interpreter’s direct participation in the conversation did not have any negative effects
nor was it seen as an intrusion.
Another remark about this dialogue is the fact that in (3) the promoter
addresses the interpreter directly (“and then say”). This is an interesting recognition
of the interpreter not only as a “discreet, if not invisible […] walking generalist
translator of words” (Katan, 1999 p. 12), but as someone who is directly involved in
the ongoing conversation, ‘one of the team’4.
In conclusion, it appears that in this particular situation the intercultural
sensitivity of the interpreter makes her recognise the need for additional information
to clarify some of the things the promoter refers to. We could say, in this sense, that
the level of context in the promoter’s style of communication is too high, because a
number of references to local entities (therefore specific to the promoter’s culture) are
taken for granted (see par. 1.1). The interpreter recognises these elements and this
communication problem and, in her translation, she uses her cultural (the knowledge
of the specifically local elements) and intercultural (the acknowledgement of the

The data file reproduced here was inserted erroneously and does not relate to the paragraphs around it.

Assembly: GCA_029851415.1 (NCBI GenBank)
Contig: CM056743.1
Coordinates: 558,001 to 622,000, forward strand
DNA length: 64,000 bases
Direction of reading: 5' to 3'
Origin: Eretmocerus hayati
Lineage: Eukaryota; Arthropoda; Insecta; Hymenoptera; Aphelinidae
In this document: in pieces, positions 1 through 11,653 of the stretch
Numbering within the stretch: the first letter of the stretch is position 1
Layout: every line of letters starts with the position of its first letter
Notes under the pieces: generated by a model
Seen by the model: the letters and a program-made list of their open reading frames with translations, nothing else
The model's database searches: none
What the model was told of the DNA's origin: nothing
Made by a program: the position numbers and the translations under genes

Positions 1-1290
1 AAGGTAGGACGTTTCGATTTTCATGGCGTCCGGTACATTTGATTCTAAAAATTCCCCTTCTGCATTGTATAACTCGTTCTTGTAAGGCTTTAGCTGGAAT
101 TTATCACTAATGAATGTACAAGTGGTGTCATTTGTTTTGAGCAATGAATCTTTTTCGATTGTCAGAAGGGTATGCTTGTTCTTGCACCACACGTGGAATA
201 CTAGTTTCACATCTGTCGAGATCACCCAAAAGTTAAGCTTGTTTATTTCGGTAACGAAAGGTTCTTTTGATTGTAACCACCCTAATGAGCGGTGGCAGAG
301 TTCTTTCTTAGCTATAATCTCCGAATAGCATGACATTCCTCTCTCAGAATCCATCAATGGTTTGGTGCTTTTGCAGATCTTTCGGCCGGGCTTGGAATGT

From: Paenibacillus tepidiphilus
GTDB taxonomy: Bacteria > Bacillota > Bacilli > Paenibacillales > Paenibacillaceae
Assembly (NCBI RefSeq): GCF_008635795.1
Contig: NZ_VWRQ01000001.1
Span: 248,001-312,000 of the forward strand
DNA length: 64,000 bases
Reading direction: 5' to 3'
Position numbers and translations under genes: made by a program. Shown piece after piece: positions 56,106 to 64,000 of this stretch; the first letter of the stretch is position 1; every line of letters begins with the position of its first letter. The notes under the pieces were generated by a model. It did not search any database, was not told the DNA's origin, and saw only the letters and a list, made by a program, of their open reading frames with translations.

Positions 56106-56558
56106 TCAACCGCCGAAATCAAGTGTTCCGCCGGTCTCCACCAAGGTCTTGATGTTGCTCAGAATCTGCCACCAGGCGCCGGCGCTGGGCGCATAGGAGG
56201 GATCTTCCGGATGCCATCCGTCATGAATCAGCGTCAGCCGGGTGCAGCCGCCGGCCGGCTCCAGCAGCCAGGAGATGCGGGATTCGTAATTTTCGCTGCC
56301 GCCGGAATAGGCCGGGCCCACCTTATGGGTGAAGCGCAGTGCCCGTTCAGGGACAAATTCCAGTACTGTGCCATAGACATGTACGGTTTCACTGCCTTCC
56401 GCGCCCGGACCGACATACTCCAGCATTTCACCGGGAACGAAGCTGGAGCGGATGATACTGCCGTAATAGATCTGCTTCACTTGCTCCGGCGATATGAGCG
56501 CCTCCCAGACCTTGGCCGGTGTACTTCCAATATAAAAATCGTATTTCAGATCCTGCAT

communication “gap”) skills not only to make sure the communication flow is not
interrupted but also to facilitate and even stimulate the exchange of information. As
Hall points out, in choosing a communication strategy, one must decide how much
time to devote to contexting one’s interlocutor. “A certain amount of this is always
necessary, so that the information that makes up the explicit portions of the message
is neither inadequate nor excessive” (1989, pp. 92-93). The interpreter must recognise
the communication strategy used by each interlocutor and, when such strategy
appears unsuitable to produce the effect intended by the speaker, s/he may choose to
In this respect, it is important to know that in this situation the interpreter was hired by the fair organisers and
had never worked with either the promoter or the buyer before.
accommodate it to the expectations of the recipient. This seems to find support,
among others, in Kondo (1990, p. 63), who points out that “the consummate
communicator, whether he is a professional interpreter or not, is a person who can put
himself in somebody else’s shoes, so to speak, so that he would be able […] to adopt
two or more world views and thus imagine how a certain message […] would be
decoded or interpreted by the receiving party” (emphasis added).
The starting stages of this research project have shown a great potential for
further research to be carried out in the field of interpreting as a form of intercultural
communication. Hopefully, through the combination of empirical data and theoretical
analysis the multidisciplinary approach of this study will contribute interesting
insights into several disciplines, ranging from intercultural communication to
interpreter training and business communication.
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Intercultural Communication, ISSN 1404-1634, 2002, issue 6.
Editor: Prof. Jens Allwood